Tuesday, March 17, 2015


Dornith Doherty2014 Banksias 36.5x36.5 inches

ModernDallas.net repost

I guess it has been a while since I have gone to several art openings. I had clearly forgotten how much fun the experience and energy of other people looking at art, and being seen by other people looking at art felt. I often avoid openings in order to soak in the art alone with no distractions. That way I can make sure that I am not being blinded by the excitement of the crowd. But on this occasion, I felt differently, because I had seen these two artists before and I suspected the event would not sway me much. I really wasn’t sure much would have changed for these two artists since the last time I saw the work, but going to the Dornith Doherty opening and the continuation of Kim Cadmus Owens show at Holly Johnson Gallery, I got a few surprises.

Dornith Doherty continues with her project of photographing seeds and meticulously placing each small image of a seed into a larger composition. Her seeds look like transparent ink wash drawings, yet too detailed for anything but photography. Doherty uses patterns to emphasize the collective similarities these seed hold, while other times pictures are like portraits of plants. As important leaders might be uplifted in the past, Doherty lifts up her plants with reverence. Her patterns also include symbols of her travel. Symbolic representations of Australia and being in the southern hemisphere appear in the work Finite. The Waning tryptic was just gorgeous, and I kept trying to take it all in, but among the crowd, it was impossible. I will have to come back and see the work again during a quiet time, because the flow and movement of the seeds dancing across the three images was just breathtaking. Doherty has been working with the same subject matter for several years now, therefore she has given the ideas and images time to be refined and evolved into complex and thought provoking art.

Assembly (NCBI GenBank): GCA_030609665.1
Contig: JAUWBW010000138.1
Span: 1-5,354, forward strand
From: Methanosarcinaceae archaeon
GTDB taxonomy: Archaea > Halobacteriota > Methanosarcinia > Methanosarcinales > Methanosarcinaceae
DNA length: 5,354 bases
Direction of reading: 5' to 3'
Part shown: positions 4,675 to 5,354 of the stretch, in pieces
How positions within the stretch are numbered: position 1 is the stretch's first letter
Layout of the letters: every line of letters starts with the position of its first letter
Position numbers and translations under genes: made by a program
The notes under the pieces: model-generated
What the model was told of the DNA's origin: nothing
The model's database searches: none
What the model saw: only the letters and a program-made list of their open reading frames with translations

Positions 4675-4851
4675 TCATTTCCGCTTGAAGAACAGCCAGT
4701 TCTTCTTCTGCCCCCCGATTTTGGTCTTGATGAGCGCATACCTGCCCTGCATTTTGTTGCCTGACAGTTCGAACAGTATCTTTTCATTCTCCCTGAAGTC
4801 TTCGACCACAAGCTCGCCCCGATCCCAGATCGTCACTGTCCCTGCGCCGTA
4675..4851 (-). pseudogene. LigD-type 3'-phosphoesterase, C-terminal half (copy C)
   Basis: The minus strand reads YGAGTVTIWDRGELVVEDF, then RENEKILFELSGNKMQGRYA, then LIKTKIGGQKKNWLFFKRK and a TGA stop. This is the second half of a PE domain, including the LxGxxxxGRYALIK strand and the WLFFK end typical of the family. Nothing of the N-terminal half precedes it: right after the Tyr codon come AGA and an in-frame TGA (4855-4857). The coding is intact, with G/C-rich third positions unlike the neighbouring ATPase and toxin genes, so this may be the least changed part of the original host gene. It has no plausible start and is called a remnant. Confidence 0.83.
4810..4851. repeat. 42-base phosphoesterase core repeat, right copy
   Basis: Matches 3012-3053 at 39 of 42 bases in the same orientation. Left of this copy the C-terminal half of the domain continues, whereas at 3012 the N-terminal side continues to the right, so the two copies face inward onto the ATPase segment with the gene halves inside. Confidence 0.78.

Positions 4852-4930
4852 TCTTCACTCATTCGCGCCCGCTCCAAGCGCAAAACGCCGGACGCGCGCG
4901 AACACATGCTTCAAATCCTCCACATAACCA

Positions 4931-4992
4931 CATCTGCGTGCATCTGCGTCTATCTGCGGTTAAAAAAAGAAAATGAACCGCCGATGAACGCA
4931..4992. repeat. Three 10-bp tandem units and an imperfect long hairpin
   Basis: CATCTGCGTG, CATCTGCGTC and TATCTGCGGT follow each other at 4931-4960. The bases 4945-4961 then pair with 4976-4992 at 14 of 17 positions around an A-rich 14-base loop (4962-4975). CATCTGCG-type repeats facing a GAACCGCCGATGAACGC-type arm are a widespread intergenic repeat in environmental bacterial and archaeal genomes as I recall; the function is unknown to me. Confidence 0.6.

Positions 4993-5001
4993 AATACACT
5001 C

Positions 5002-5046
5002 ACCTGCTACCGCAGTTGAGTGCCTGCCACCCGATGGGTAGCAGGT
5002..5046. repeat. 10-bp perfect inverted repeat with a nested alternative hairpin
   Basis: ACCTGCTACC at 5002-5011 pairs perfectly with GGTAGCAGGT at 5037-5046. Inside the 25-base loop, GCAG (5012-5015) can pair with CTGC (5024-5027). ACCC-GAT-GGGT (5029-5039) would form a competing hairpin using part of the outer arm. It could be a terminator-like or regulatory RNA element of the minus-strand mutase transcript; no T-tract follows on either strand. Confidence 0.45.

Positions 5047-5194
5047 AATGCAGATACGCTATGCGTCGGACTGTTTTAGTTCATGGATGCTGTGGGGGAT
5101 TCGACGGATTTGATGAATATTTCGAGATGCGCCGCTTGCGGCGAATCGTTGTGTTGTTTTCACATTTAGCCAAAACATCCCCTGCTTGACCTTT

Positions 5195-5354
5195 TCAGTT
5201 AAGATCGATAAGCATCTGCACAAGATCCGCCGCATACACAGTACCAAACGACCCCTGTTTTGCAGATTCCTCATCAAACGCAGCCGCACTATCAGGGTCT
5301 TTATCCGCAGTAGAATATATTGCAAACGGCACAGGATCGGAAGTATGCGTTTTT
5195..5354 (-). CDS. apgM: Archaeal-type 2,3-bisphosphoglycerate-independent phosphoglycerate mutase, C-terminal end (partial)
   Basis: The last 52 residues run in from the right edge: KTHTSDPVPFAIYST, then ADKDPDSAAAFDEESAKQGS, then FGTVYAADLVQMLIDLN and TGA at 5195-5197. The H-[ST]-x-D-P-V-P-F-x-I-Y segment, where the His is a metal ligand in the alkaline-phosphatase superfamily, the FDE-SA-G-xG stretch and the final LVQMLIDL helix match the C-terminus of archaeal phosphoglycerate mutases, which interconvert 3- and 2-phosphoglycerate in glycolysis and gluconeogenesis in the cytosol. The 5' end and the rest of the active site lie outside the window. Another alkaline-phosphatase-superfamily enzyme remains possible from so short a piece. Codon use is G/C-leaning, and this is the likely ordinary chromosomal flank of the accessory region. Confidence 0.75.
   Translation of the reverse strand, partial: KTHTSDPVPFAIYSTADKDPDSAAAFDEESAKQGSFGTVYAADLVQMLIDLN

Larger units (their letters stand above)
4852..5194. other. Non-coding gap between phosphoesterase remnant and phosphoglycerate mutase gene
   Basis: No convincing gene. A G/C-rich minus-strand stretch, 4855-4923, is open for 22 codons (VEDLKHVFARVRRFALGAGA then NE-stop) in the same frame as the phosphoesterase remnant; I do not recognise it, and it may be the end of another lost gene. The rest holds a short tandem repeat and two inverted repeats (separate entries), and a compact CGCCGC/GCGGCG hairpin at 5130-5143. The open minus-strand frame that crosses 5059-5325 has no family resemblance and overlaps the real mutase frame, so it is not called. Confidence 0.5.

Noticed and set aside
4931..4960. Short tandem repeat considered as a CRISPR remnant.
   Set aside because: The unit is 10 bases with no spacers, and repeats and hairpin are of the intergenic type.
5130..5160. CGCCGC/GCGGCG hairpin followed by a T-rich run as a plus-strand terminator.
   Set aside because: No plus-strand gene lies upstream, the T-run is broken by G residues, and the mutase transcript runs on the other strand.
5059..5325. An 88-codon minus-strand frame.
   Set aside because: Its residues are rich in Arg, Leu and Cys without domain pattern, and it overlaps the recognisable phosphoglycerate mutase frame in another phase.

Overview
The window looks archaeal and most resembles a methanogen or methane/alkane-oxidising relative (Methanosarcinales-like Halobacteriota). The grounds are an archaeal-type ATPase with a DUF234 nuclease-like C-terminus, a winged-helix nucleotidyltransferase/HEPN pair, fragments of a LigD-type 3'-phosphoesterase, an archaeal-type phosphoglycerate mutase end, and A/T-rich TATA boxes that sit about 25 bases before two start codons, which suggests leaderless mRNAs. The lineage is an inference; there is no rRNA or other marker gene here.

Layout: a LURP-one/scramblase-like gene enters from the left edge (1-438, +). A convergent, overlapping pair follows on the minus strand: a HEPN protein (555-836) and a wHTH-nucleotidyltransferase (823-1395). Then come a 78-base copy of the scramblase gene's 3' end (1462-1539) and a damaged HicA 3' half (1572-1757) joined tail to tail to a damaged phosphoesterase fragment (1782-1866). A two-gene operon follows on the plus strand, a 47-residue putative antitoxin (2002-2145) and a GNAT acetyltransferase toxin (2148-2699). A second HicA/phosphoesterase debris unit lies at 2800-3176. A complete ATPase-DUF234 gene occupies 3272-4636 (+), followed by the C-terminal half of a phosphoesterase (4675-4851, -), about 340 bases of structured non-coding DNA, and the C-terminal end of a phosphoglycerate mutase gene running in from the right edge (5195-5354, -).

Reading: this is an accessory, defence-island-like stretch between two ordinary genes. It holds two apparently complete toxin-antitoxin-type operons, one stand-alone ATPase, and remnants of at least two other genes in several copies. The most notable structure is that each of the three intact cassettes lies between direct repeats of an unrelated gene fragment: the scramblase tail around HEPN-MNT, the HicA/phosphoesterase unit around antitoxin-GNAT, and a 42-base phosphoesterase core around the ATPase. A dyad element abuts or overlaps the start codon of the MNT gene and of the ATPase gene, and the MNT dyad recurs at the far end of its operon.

Kim Cadmus Owens continues depicting urban landscapes manipulated and changed with digital influences. Yet, I see Cadmus Owens taking on a subject of shifting and changing landscape with less straight forward nostalgia. It seems every city I travel, an artist is painting buildings with old signs. Cadmus Owens is not about preserving the past, but rather seeing the past intersect with the present and future. Those lines she paints are not just digital anomalies, but rather Time slicing into the buildings for new building developments or for empty parking lots. Early 20th century Futurist showing a moving in a dog walking with many legs in one painting, Cadmus Owens shows these building in transition, where time, people’s dreams, and ideas for these places change. Rubble, imperfect memories, maybe grainy archival photos remain as memorial to these buildings, but Cadmus Owens breathes life back into the old information of these places which really only exist in a moment of time.

Kim Cadmus Owens’ paintings and drawings will be taken down on March 28th and the life cycle of Dornith Doherty photography show last till May 9th.

ModernDallas.net for more images.

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